Why do we need it?
During the work developers frequently need to update their services and deploy them on the servers. When the amount of projects is small it's not an issue, there are no problems because releases and deployments are rare. Tests are running manually. But when the time comes, a number of services and tasks increases and execution of the same task takes more time.
Let's look at the typical process of feature implementation for the majority of projects:
- Get task from backlog/team lead
- Create a new branch from git
- Implement feature, unit tests to cover new functionality
- Run tests
- Create merge request and wait for code review
- Merge branch to master
- Build an application
- Deploy new build
This process is repeating for EVERY task.
If it takes 10 days for features to be implemented, debugged and tested and 1 hour for building / deploing that seems reasonable and not costly. But if you have a hundred of tiny bugs for one minute each to fix, it seems costly.
The first way is to enlarge merge requests and merge them into the master branch as rare as possible. The second way is to configure CI that process of testing/building/ deploying was running automatically. I do code review every day, this is a big part of my day-to-day activities and I can say that review big code changes is very uncomfortable. So today we will talk about the first option.
Technical goal of the Continuous Integration process is to establish a consistent and automated way to build, package and test applications. With consistency in the integration process in place, teams are more likely to commit code changes more frequently, which leads to better collaboration and software quality.
Continuous Delivery picks up where CI finishes. CD automates application deployment in selected environments. Most teams are working with multiple environments that differs from production, such as development and testing environments, and CD ensures there is an automated way to push code changes to them. They include functionality tests that are developed at the end of every sprint and aggregated into a regression test for the entire application. These regression tests then inform the team whether a code change failed one or more of the tests developed across all functional areas of the application where there is test coverage.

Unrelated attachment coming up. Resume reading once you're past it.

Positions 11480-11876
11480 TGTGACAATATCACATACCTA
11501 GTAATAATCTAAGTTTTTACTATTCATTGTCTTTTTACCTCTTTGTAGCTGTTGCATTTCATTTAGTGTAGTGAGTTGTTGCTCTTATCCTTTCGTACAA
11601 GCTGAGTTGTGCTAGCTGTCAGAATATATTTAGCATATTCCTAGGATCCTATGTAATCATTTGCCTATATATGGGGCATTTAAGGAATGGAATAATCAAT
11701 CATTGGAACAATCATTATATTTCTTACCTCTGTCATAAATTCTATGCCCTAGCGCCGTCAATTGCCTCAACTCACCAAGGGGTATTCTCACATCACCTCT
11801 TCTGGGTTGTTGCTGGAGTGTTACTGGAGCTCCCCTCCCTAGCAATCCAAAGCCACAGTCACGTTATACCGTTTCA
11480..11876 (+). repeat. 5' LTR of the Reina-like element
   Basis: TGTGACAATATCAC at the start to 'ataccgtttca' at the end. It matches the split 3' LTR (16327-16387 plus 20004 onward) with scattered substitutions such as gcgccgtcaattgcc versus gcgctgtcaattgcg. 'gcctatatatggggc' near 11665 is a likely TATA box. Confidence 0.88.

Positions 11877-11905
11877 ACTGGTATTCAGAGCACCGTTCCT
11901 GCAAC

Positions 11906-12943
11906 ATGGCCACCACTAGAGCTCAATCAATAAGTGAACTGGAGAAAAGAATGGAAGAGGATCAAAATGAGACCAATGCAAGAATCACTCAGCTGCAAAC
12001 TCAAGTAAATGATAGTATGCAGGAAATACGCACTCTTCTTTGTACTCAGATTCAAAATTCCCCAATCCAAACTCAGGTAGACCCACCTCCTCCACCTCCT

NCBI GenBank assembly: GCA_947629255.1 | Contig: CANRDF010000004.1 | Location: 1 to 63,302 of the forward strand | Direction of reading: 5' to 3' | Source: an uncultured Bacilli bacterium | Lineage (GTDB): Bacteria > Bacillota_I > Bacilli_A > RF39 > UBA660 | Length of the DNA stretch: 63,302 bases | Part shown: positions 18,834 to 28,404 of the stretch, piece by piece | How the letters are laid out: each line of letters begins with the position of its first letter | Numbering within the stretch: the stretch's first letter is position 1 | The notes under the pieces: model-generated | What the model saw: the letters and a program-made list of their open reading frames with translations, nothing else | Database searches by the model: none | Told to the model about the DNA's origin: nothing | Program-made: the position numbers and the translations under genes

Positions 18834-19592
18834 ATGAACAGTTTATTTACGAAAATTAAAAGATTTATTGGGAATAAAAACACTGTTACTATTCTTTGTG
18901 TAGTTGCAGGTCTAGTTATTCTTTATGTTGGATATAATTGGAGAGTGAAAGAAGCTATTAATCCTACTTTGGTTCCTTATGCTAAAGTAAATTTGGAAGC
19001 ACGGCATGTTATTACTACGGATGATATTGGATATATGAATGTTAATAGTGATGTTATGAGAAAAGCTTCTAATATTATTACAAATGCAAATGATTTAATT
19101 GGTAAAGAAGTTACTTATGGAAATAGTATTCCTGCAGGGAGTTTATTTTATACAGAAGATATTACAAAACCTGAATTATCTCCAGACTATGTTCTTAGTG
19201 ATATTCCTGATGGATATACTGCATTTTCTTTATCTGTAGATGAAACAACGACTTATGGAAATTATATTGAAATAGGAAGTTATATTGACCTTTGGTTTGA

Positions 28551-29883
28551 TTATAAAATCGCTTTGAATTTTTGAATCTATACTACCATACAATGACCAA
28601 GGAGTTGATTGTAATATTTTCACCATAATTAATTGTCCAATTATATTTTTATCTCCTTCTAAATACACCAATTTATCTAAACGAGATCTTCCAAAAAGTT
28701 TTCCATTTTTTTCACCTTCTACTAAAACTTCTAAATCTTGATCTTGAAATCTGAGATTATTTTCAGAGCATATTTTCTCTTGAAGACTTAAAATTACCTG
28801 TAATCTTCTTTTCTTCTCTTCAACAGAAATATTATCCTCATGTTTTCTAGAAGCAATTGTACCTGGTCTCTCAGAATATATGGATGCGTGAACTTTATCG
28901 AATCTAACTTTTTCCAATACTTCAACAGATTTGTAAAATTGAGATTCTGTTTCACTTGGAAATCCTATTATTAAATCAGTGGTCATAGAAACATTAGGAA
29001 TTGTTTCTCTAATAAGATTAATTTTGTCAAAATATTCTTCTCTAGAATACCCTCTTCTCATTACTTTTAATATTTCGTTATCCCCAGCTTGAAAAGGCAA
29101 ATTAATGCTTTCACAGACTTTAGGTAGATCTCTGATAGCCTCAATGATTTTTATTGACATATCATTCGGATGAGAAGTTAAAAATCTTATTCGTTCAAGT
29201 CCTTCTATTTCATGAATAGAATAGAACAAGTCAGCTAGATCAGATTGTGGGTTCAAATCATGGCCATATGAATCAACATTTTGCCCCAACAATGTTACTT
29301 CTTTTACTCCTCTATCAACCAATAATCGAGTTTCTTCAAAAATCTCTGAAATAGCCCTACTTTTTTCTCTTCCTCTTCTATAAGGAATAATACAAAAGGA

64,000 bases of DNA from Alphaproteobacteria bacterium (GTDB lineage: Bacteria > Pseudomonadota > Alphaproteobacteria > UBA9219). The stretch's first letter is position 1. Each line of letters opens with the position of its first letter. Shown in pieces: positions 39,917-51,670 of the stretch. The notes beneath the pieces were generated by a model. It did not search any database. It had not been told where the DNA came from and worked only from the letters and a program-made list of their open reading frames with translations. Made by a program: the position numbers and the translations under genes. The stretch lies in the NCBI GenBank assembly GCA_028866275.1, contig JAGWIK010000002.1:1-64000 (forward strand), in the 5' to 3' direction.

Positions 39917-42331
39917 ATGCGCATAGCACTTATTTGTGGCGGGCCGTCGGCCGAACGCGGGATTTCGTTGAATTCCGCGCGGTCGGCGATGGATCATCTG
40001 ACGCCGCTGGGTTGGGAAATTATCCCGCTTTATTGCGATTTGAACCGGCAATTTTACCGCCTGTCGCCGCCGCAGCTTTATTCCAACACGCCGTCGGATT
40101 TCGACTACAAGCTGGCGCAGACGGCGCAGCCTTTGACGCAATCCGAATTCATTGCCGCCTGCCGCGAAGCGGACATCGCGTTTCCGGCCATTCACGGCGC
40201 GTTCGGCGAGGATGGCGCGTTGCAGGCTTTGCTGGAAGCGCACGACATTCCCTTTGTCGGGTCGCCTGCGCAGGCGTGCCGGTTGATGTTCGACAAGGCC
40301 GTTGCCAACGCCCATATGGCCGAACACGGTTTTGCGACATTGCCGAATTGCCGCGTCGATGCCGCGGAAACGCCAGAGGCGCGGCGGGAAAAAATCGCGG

Continuous Integration and Continuous Delivery require continuous testing because their goal is to provide users with quality applications and code. Continuous testing is often implemented as a set of automatic regressions, performance, and other tests that are performed in the CI/CD pipeline.
The mature practice of CI/CD has an option for creating a CD process where all code changes go through CI/CD pipeline and after build deploying straight to needed environments. But you need to understand that CI/CD was created primarily for development. And, of course, it begins with the creation of the development process: teams which want to implement CI/CD on their project often start with choosing branching strategy, with choosing the moment when feature branch should be merged with master, choosing how to build and package application, etc. Development teams practicing continuous integration use different techniques to control what features and code are ready for production.
CI not only packages all the software and database components, but the automation will also execute unit tests and other testing. This testing provides feedback to developers that their code changes didn't break any existing unit tests.